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Veteran Avery tosses gem to remember
Erie righty hurls his first nine-inning shutout, fans career high
05/03/2012 5:01 PM ET
James Avery improved to 4-1 with a 1.72 ERA in five starts for the SeaWolves.
James Avery improved to 4-1 with a 1.72 ERA in five starts for the SeaWolves. (Joe Mattis)
For the first time in an eight-year professional baseball career that has included more than 140 starts, James Avery tossed a nine-inning shutout. As it turned out, he and his Erie SeaWolves would need every one of those scoreless frames to secure the victory Thursday afternoon.

The 27-year-old right-hander -- in his first season as a member of the Tigers organization after spending the past seven with the Reds -- scattered five hits and a walk while striking out a career-high eight batters as the SeaWolves edged the visiting Altoona Curve, 1-0. Avery improved to 4-1 while lowering his ERA to 1.72 in five starts. He threw a total of 113 pitches, 70 for strikes.

Avery pitched around a double and a single in the first and another double in the second before setting down 14 straight Curve hitters. He also dodged some trouble in the final frame, yielding a single and his lone walk of the game. But the veteran kept his composure and got Ramon Cabrera to fly out to center field to end the game.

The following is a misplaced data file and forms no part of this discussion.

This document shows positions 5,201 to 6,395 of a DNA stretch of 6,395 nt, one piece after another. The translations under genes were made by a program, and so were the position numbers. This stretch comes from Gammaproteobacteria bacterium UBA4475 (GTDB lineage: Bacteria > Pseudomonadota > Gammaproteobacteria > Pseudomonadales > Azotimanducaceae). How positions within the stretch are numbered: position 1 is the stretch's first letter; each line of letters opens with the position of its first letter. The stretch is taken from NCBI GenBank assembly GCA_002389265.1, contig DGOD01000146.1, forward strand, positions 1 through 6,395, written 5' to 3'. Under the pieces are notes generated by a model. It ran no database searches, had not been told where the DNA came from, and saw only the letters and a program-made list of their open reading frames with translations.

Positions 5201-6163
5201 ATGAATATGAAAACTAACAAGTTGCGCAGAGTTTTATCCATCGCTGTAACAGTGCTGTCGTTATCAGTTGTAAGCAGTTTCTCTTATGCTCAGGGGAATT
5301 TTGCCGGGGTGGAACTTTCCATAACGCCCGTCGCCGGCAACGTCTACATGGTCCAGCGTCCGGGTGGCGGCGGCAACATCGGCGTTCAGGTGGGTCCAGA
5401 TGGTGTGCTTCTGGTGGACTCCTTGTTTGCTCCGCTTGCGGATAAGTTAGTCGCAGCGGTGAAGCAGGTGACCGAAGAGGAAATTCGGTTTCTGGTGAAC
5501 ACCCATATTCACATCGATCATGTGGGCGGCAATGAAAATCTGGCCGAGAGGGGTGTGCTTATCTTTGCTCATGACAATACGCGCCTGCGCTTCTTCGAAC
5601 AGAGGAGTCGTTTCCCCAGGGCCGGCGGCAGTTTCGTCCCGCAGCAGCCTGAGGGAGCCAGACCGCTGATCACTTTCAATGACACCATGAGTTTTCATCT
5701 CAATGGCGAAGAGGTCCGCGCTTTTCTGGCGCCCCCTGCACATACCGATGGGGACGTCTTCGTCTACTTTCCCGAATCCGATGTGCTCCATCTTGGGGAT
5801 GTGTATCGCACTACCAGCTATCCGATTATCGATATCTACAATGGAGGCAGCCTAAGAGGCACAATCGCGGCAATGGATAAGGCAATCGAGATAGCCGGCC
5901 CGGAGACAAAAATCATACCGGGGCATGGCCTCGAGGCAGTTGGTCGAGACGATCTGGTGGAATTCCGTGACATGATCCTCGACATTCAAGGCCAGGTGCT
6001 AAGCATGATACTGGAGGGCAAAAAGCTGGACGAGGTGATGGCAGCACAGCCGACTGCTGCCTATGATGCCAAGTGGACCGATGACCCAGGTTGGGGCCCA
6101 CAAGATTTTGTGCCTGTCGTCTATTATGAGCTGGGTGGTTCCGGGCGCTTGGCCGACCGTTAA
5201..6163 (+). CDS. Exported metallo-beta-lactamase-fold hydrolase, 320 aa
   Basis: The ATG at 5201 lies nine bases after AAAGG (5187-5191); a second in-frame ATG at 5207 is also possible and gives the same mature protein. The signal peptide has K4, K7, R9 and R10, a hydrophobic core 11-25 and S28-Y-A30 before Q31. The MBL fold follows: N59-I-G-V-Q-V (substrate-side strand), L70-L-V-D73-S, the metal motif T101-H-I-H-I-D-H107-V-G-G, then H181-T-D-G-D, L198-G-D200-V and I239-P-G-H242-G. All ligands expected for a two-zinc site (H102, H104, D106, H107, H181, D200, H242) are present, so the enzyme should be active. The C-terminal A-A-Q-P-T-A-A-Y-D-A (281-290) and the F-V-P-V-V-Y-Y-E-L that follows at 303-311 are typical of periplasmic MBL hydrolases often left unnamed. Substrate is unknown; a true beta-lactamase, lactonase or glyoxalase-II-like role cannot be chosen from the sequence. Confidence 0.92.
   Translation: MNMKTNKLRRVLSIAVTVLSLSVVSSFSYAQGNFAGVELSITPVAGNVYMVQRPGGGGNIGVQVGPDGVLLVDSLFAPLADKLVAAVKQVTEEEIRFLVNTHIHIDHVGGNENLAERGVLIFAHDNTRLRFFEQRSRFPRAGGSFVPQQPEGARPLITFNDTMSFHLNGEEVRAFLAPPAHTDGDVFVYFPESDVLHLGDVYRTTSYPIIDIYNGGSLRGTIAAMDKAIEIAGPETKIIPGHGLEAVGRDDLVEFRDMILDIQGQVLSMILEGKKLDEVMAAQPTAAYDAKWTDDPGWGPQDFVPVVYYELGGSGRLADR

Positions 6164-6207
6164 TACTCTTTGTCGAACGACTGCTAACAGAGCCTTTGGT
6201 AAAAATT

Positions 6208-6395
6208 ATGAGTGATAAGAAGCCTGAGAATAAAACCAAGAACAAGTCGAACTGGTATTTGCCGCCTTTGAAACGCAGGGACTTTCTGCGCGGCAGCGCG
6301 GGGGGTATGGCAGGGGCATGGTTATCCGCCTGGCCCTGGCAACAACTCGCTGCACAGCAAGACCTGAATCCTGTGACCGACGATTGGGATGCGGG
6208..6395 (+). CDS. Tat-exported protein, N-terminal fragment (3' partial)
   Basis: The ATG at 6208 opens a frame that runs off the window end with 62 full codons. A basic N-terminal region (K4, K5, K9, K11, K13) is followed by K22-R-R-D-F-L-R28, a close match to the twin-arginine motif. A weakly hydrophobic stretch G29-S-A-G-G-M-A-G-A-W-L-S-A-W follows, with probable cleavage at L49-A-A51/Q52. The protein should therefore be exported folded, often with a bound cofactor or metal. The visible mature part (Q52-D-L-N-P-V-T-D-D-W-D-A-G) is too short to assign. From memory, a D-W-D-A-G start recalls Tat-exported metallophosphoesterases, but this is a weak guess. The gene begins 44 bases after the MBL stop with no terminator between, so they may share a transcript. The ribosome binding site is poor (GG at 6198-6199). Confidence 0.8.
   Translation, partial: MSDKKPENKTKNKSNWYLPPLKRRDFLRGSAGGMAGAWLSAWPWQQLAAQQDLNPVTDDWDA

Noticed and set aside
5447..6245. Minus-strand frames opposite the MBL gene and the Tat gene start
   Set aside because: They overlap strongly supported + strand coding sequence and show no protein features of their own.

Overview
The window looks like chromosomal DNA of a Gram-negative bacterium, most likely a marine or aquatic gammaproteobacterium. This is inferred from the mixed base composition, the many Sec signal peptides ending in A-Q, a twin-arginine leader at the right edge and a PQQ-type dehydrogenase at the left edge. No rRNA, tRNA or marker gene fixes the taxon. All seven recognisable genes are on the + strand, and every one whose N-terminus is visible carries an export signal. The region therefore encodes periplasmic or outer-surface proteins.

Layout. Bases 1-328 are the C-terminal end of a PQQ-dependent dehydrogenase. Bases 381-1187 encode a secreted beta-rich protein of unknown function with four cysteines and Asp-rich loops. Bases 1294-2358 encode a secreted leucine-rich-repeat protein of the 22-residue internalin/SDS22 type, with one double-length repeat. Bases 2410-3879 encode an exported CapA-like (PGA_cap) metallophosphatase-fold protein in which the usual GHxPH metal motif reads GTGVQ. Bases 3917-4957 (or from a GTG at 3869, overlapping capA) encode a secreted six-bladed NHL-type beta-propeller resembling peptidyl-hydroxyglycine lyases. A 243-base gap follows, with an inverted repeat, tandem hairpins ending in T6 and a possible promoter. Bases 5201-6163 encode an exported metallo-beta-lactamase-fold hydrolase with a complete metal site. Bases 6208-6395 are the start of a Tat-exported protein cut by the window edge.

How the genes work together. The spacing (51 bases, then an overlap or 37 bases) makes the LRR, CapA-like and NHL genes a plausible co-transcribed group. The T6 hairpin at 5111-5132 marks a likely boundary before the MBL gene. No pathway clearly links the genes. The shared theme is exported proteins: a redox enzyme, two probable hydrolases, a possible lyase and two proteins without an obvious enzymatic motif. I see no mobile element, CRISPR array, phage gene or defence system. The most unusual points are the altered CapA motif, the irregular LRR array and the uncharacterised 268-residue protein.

Curve starter Kris Johnson matched Avery's zeroes for five innings before giving way to Jhonathan Ramos, who hurled two more shutout frames for Altoona. But the SeaWolves broke through in the bottom of the eighth when Niuman Romero, who entered the game as runner-up in the Eastern League in hits, led off with a double and scored on Ben Guez's single off Victor Black (0-1).

As for Avery, his only other complete game came nearly six years ago as a member of the now-defunct Sarasota Reds. He hurled seven four-hit frames in a 1-0 win against the Fort Myers Miracle in the opener of a doubleheader back on July 9, 2006.

A native of Maple Creek, Saskatchewan, Avery was selected in the fifth round of the 2005 Draft by the Cincinnati Reds and made his professional debut that summer in the Gulf Coast League.

His career-low ERA in a season is 2.89, which he achieved in 2009 as a member of the Double-A Carolina Mudcats. He's made two career Triple-A starts, once in 2006 and again in 2010, both with the Louisville Bats.

Dan Marinis is an editor at MLB.com. This story was not subject to the approval of the National Association of Professional Baseball Leagues or its clubs.
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